Born in 1956
. His father, Bill Hillis was an Air Force epidemiologist, and the family moved frequently on the trail of hepatitis
His mother taught him mathematics and his father taught him biology... a near perfect setup for his future life. As a child, was extremely interested in Boolean algebra (based on and, or, and not operations).
Hillis went to MIT in 1974 and planned to major in neurophysiology (he really wanted to understand how the brain worked). He created computers and programs for children that didn't know how to read or write, and was allowed in the AI lab.
His understanding of neurophysiology (although limited) and his mother and father teaching him biology and mathematics set him up perfectly to be a pioneer in AI. He thought of a brain that was essentially decentralized (like the human brain... it has different parts working for different subgoals... while each subgoal contributes to the main goal... like partitioning of a brain).
Hillis wanted to get thousands (originally millions!) of processors and hard drives, hook them up in a massive net and create AI. It would be called the Connection Machine. He envisioned a computer emulating a human brain but with much more processing power, and near infinte memory (and near perfect too!).
This is called massive parallelism. It is controversial because of Amdhal's law. It basically says:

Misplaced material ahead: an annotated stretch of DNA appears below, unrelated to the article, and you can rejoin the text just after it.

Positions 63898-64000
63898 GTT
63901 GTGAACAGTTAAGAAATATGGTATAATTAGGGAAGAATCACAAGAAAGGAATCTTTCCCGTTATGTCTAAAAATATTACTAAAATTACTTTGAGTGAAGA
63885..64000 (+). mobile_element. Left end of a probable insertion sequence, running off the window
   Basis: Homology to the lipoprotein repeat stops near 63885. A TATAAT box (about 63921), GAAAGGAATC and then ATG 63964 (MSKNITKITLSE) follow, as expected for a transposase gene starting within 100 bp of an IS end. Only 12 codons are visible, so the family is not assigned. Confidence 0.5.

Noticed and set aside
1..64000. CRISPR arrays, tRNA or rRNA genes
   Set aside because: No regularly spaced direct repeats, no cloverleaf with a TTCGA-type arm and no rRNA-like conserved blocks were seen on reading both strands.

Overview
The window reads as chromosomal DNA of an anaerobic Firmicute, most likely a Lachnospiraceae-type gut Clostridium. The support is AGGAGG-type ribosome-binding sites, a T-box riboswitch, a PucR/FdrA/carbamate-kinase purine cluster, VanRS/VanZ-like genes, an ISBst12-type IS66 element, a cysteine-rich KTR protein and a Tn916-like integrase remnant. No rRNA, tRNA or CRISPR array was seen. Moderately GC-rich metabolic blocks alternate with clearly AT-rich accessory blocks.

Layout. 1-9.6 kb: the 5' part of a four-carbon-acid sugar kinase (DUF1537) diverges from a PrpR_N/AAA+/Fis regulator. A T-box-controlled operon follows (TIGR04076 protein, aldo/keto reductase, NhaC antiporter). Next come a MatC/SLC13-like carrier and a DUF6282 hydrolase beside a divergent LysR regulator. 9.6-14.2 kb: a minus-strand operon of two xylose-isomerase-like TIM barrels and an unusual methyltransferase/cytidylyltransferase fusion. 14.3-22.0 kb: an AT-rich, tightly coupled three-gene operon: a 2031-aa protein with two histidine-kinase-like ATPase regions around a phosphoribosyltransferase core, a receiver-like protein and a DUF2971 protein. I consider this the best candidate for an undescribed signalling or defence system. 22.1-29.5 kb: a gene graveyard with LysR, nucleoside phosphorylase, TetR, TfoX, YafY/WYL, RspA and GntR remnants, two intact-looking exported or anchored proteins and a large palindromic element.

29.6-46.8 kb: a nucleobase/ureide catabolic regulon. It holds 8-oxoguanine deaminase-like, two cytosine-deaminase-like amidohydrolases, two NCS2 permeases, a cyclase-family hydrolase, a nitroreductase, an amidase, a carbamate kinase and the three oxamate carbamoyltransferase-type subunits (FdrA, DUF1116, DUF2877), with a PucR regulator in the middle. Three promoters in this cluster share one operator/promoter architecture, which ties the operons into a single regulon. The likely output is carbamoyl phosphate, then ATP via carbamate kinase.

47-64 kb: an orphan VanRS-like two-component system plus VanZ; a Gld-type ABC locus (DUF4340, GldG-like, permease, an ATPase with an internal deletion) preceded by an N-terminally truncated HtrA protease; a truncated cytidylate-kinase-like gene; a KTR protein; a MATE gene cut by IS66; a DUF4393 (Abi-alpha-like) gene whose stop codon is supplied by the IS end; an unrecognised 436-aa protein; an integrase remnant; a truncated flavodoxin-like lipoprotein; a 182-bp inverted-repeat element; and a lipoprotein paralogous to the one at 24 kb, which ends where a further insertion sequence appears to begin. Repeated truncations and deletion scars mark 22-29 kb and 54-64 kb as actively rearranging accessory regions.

"This doesn't work because although you have the processing power, getting the data that needs to be processed to all the different processors takes too long, and so does sending the data back"
In 1983, he founded Thinking Machines in Cambridge, Massachusetts. The president of CBS was a major investors, and DARPA bought the first machine. Richard Feynman worked for the company to help it with the short term memmory in network data.
Hillis worked heavly in neural networks (a set of programs that behave as neurons... talking to each other, doing calculations and recieving stimuli).
For more information on this sort of subject, I recommend you check the soft links, and research... Bart Kosko - Chief thinker of fuzzy logic
Fuzzy Thinking - Instead of if and than... if and than!
Neural Networks - Programs designed to emmulate neurons
Beowulf Clusters - Distributing processing power
AI - Artificial Intelligence
Douglas B. Lenat - Pioneer of AI
And for fun Neuromancer - Cyber punk novel about AI